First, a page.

The god Odin's role during the Yuletide period has been theorized as having influenced concepts of St. Nicholas in a variety of facets, including his long white beard and his gray horse for nightly rides (see Odin's horse Sleipnir), which was traded for reindeer in North America.[18] Margaret Baker comments that "The appearance of Santa Claus or Father Christmas, whose day is 25th of December, owes much to Odin, the old blue-hooded, cloaked, white-bearded Giftbringer of the north, who rode the midwinter sky on his eight-footed steed Sleipnir, visiting his people with gifts. Odin, transformed into Father Christmas, then Santa Claus, prospered with St Nicholas and the Christchild became a leading player on the Christmas stage."[19]

Dutch folklore

Sinterklaas, Netherlands (2009) on his horse called Slecht Weer Vandaag or Amerigo

In the Netherlands and Belgium, next to Sinterklaas, the character of Santa Claus is also known. He is known as de Kerstman in Dutch ("the Christmas man") and Père Noël ("Father Christmas") in French. But for children in the Netherlands Sinterklaas is the predominant gift-giver in December (36% of the population only give presents on Sinterklaas day), Christmas is used by another fifth of the Dutch population to give presents. (21% give presents on Christmas only). Some 26% of the Dutch population give presents on both days.[20] In Belgium, presents are given to children only, but to almost all of them, on Sinterklaas day. On Christmas Day, everybody receives presents, but often without Santa Claus's help. In the Netherlands Sinterklass' helper is Zwarte Piet not an elf.[21]

1850 illustration of Saint Nicolas with his servant Père Fouettard
Zwarte Piet

Scandinavian folklore

In the 1840s, a being in Nordic folklore called "Tomte" or "Nisse" started to deliver the Christmas presents in Denmark. The Tomte was portrayed as a short, bearded man dressed in gray clothes and a red hat. This new version of the age-old folkloric creature was inspired by the Santa Claus traditions that were now spreading to Scandinavia. By the end of the 19th century this tradition had also spread to Norway and Sweden, replacing the Yule Goat. The same thing happened in Finland, but there the more human figure retained the Yule Goat name. But even though the tradition of the Yule Goat as a bringer of presents is now all but extinct, a straw goat is still a common Christmas decoration in all of Scandinavia. Iceland has 13 Yule Lads that originate from folklore rather than Christianity and start arriving from the mountains into towns 13 days before 24 December.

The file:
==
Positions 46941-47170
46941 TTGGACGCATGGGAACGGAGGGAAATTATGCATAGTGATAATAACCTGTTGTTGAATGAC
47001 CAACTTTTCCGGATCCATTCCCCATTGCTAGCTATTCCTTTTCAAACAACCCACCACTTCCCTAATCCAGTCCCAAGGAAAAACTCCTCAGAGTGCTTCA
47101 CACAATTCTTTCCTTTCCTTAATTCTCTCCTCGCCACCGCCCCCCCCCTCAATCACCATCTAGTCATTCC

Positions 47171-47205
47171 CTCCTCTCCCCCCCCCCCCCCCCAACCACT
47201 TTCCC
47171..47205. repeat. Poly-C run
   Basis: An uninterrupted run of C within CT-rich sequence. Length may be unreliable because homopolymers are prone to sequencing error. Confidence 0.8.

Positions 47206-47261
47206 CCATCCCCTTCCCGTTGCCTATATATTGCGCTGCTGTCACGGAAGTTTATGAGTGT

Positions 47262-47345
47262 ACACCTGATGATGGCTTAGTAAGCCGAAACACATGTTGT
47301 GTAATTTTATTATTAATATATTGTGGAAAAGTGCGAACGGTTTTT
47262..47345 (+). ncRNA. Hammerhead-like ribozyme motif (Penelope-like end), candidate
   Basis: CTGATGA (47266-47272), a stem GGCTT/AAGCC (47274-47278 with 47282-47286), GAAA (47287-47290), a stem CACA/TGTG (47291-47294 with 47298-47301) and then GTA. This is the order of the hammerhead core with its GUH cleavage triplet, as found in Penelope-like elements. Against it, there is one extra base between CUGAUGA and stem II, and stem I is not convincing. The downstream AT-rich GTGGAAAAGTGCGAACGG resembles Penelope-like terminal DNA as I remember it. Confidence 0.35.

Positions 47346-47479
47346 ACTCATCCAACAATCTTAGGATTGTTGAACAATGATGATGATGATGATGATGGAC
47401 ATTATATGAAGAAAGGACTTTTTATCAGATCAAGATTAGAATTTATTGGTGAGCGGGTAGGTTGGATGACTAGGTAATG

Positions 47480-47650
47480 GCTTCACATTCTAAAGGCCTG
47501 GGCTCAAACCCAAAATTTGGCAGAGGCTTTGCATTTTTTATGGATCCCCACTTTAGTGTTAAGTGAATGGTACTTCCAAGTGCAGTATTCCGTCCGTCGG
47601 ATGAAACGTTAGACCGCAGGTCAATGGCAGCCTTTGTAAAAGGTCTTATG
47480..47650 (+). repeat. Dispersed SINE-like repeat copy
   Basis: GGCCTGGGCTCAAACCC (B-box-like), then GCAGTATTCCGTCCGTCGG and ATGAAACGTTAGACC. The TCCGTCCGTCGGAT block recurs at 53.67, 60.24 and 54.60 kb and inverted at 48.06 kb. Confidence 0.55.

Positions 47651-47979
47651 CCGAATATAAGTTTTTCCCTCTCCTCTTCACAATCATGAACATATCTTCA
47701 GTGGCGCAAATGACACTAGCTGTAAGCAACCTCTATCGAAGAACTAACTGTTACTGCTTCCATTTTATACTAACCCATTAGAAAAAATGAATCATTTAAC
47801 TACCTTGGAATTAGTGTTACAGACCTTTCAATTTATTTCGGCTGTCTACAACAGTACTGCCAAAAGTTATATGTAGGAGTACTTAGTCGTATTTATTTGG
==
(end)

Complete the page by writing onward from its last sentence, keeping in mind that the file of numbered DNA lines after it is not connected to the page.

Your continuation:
Father Christmas

Folk tale depiction of Father Christmas riding on a goat.
Main article: Father Christmas

Father Christmas dates back as far as 16th century in England during the reign of Henry VIII, when he was pictured as a large man in green or scarlet robes lined with fur.[22] He typified the spirit of good cheer at Christmas, bringing peace, joy, good food and wine and revelry.[22] As England no longer kept the feast day of Saint Nicholas on 6 December, the Father Christmas celebration was moved to 25 December to coincide with Christmas Day.[22] The Victorian revival of Christmas included Father Christmas as the emblem of 'good cheer'.[23] His physical appearance was variable, with one famous image being John Leech's illustration of the "Ghost of Christmas Present" in Charles Dickens's festive classic A Christmas Carol (1843), as a great genial man in a green coat lined with fur who takes Scrooge through the bustling streets of London on the current Christmas morning, sprinkling the essence of Christmas onto the happy populace.[22][23]

"Ghost of Christmas Present", a colorized version of the original illustration by John Leech made for Charles Dickens's festive classic A Christmas Carol (1843).

Father Christmas is now widely seen as synonymous with the Santa Claus figure.

History

Origins

Pre-modern representations of the gift-giver from church history and folklore, notably St Nicholas and Sinterklaas, merged with the English character Father Christmas to create the character known to Americans and the rest of the English-speaking world as Santa Claus.

In the English and later British colonies of North America, and later in the United States, British and Dutch versions of the gift-giver merged further. For example, in Washington Irving's History of New York (1809), Sinterklaas was Americanized into "Santa Claus" (a name first used in the American press in 1773)[24] but lost his bishop's apparel, and was at first pictured as a thick-bellied Dutch sailor with a pipe in a green winter coat. Irving's book was a lampoon of the Dutch culture of New York, and much of this portrait is his joking invention.

19th century

"December 24, 1864. This has usually been a very busy day with me, preparing for Christmas not only for my own tables, but for gifts for my servants. Now how changed! No confectionary, cakes, or pies can I have. We are all sad; no loud, jovial laugh from our boys is heard. Christmas Eve, which has ever been gaily celebrated here, which has witnessed the popping of firecrackers … and the hanging up of stockings, is an occasion now of sadness and gloom. I have nothing even to put in 8-year-old daughter Sadai's stocking, which hangs so invitingly for Santa Claus. How disappointed she will be in the morning, though I have explained to her why he cannot come. Poor children! Why must the innocent suffer with the guilty?"

Diary of Dolly Lunt Burge, a Maine native, widow of Thomas Burge, and resident living c. 40 miles southeast of Atlanta near Covington, Georgia. This entry from Mrs. Burge's diary was five weeks after most of General T. Sherman's U.S. Army forces had passed on their blackened-earth "march across Georgia" toward Savanna, after the army's destruction of Atlanta in mid-November 1864. U.S. Army mop-up companies and stragglers during those intervening weeks continued to "forage", loot, burn, and liberate slaves, hence, the concern of Mrs. Burge and her household.[25]